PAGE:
Motor control and human-robot cooperation

1) Bio-mimetic control

  • Controlling robots to mimic biological interaction control
  • Simplifying the architectural complexity
  • Remove or increase robustness of algorithms/controllers relying on projected inverse dynamics
  • Tested on real robots in multiple dexterous dynamics task

2) Human-Robot Interaction and Collaboration

  • Mechanical synchronisation of movements
  • Removing the need of sensor on the user to detect the motor intention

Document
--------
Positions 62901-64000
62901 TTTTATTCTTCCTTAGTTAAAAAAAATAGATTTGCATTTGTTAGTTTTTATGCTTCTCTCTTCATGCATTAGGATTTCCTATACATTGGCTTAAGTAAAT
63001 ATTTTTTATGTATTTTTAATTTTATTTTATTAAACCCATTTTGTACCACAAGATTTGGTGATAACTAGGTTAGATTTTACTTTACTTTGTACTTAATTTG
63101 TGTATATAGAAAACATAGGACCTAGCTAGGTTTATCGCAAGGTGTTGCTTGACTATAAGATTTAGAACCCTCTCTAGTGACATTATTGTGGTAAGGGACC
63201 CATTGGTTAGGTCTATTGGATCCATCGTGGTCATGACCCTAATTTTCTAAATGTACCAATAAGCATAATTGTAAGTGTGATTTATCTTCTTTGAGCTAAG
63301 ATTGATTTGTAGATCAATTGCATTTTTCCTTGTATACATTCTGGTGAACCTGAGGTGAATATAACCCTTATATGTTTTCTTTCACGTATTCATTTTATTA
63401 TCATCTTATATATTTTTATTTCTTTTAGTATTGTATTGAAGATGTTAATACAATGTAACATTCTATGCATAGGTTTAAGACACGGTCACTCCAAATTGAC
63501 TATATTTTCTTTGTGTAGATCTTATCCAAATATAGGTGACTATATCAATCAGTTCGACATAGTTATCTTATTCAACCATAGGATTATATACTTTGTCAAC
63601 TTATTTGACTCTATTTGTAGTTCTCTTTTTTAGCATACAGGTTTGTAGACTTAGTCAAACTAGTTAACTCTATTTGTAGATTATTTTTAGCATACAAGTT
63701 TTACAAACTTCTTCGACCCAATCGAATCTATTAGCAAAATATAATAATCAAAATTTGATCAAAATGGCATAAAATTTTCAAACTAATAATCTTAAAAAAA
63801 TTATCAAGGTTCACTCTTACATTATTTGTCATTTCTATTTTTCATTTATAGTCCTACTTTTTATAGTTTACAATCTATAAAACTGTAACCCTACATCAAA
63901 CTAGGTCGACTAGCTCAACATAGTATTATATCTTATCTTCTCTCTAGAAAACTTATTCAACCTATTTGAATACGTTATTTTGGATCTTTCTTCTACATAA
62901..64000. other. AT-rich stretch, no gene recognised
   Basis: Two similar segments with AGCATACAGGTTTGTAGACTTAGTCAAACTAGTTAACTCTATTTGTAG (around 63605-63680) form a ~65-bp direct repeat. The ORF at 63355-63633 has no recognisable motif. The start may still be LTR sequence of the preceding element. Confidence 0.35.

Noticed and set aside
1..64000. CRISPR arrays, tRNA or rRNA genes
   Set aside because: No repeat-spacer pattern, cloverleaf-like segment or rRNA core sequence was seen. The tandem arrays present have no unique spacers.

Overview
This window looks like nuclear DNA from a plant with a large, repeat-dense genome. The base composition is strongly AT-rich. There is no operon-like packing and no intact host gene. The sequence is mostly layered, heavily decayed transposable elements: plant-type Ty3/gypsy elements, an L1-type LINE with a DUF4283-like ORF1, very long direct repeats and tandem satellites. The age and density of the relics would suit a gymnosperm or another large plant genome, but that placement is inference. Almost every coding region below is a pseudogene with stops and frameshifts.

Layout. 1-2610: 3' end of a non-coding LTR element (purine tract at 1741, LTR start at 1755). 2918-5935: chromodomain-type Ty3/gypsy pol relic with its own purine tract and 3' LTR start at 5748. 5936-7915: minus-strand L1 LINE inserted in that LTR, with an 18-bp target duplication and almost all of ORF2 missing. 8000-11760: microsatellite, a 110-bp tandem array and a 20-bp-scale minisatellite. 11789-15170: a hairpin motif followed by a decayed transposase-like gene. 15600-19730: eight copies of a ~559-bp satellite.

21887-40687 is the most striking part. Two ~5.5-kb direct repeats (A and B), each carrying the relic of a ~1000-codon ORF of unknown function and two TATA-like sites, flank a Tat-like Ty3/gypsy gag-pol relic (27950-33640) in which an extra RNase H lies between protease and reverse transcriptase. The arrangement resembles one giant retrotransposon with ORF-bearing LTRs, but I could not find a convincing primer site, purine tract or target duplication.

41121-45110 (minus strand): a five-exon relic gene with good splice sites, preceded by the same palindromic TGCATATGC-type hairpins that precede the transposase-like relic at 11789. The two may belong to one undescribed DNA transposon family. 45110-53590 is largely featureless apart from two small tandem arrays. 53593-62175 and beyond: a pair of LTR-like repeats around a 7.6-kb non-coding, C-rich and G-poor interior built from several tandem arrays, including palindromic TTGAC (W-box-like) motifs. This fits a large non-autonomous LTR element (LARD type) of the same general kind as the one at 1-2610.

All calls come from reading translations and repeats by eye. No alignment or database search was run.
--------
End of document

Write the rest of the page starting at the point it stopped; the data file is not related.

• Can be used in teleoperation and manipulation simultaneously

3) Computational Neuroscience


  • Exploit geometric maps of the tasks to explain motor control
  • Take advantage of vibration theory to autotune the controller characteristic frequency
  • Minimise the computational complexity by exploiting the kineto-static duality and Port-Hamiltonian control